We’ve all heard of STAR employees, but how can we be STAR candidates when searching for a new position? This article will discuss the benefits of using the STAR technique in both resume writing and interviews, unlocking the secret to bagging your dream career move and beating the competition to the punch.
STAR is an acronym that stands for Situation, Task, Action and Result. It’s a clever technique that boosts answers about your experience. When writing your CV or answering interview questions, STAR reveals critical insights about your skills and expertise, giving your answers potency to WOW the interviewer.
To better understand how to fit your experience into each part of STAR, you can ask a question:
One of the most common forms of questions employers tend to ask is the competency-based question. These tend to start with “Tell me about a time you . . . ” or “Describe a situation where . . . “. Examples include:
Pre-empting these questions and responding with STAR-based examples is a killer tactic to ensure interview success. But how do you know which questions the interviewer will ask?
The short answer is, you don’t. However, by paying close attention to the job description and the requirements, you can prepare in a predictive way. For example, if one of the requirements says strong presentation skills. You can edit this to ‘tell me when you had to display your results in an informative presentation.’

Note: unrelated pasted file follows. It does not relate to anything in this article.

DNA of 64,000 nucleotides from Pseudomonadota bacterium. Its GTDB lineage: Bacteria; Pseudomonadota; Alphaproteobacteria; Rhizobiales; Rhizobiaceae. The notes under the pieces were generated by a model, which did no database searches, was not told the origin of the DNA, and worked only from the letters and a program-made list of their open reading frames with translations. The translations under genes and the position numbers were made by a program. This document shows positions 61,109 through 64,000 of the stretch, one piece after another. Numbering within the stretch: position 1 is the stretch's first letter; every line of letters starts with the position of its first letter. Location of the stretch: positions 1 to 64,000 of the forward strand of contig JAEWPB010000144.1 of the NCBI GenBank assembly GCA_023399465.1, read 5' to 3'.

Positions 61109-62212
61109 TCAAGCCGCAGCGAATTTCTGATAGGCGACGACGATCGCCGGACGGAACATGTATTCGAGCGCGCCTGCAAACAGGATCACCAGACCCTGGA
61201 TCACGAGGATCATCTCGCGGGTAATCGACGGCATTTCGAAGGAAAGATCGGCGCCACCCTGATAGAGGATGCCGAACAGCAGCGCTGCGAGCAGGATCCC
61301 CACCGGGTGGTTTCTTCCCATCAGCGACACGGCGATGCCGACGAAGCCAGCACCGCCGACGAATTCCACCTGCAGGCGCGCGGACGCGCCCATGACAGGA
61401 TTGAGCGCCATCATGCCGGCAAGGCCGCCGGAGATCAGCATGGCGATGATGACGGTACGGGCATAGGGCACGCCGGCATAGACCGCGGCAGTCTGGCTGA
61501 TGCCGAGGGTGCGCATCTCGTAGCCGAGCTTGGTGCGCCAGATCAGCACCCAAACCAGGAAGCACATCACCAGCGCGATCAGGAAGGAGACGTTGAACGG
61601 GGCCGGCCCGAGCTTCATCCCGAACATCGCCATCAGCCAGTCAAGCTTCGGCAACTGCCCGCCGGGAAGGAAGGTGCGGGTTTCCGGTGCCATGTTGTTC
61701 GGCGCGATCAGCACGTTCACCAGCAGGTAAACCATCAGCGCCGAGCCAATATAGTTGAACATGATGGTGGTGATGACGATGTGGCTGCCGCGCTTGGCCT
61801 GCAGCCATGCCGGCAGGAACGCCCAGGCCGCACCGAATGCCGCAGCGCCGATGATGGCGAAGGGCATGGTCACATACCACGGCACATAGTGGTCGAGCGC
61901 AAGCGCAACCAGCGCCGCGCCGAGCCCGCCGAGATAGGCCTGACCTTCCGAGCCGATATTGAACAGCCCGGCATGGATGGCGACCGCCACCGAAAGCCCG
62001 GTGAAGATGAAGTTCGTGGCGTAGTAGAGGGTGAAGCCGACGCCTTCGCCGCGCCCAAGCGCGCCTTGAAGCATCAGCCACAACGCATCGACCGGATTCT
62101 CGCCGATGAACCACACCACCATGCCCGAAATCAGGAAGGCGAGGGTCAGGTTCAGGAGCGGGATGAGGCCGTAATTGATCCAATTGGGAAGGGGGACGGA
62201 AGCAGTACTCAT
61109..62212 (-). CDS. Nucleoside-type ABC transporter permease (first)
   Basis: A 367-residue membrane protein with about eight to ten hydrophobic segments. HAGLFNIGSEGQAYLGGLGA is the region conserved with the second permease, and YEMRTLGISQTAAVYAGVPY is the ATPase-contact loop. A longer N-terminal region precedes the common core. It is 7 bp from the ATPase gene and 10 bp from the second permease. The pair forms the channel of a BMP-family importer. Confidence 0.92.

Following this example, use the 4-part method of STAR to answer this question. So, imagine the interviewer asks: “Can you describe a time when you gave an informative presentation to the group?” your answer may look like this
Situation: “When I worked as a Data Manager for a niche contract research organisation in 2020, I was part of a team that handled the setup and database lock for numerous clinical trials.”
Task: “After working in this position for over a year, I noticed many junior Data Managers were not up to speed with the latest processes. After speaking with a few of the senior team members, they agreed.”
Action: “I developed a comprehensive training presentation where I strategically covered areas I felt needed the most attention. Once ready, I scheduled a convenient date and performed the presentation to the junior team members. Leaving ample time for Q&A at the end.”
Results: “We saw a significant increase in overall productivity and positive feedback from the corresponding Programmers and Statisticians. Several of the junior team members privately thanked me for the help.”
Like before, your first stop will be the desired job description. Diagnose the three stand-out behaviours/skills that you deem integral to the role. Think of how you have demonstrated this in the STAR format, then condense your verbal response to a few bullet points. Finally, include these under your experience on your CV.
By utilising STAR in this way, you’re indicating why you’re suitable for the role and making it as easy as possible for the hiring manager to distinguish it.
Following our previous example of a Data Manager demonstrating their presentation skills, here’s an example of how STAR might look on their CV.
Data Manager – PAREXEL
Massachusetts, May 2018 – Present
Using the STAR method in a resume makes it easier to share the scope of your skills and qualifications. Here are the main benefits of choosing this method:
Build rapport, learn about the company culture, understand your role in greater detail and close well. All this and more in our 10 best interview questions to ask a hiring manager.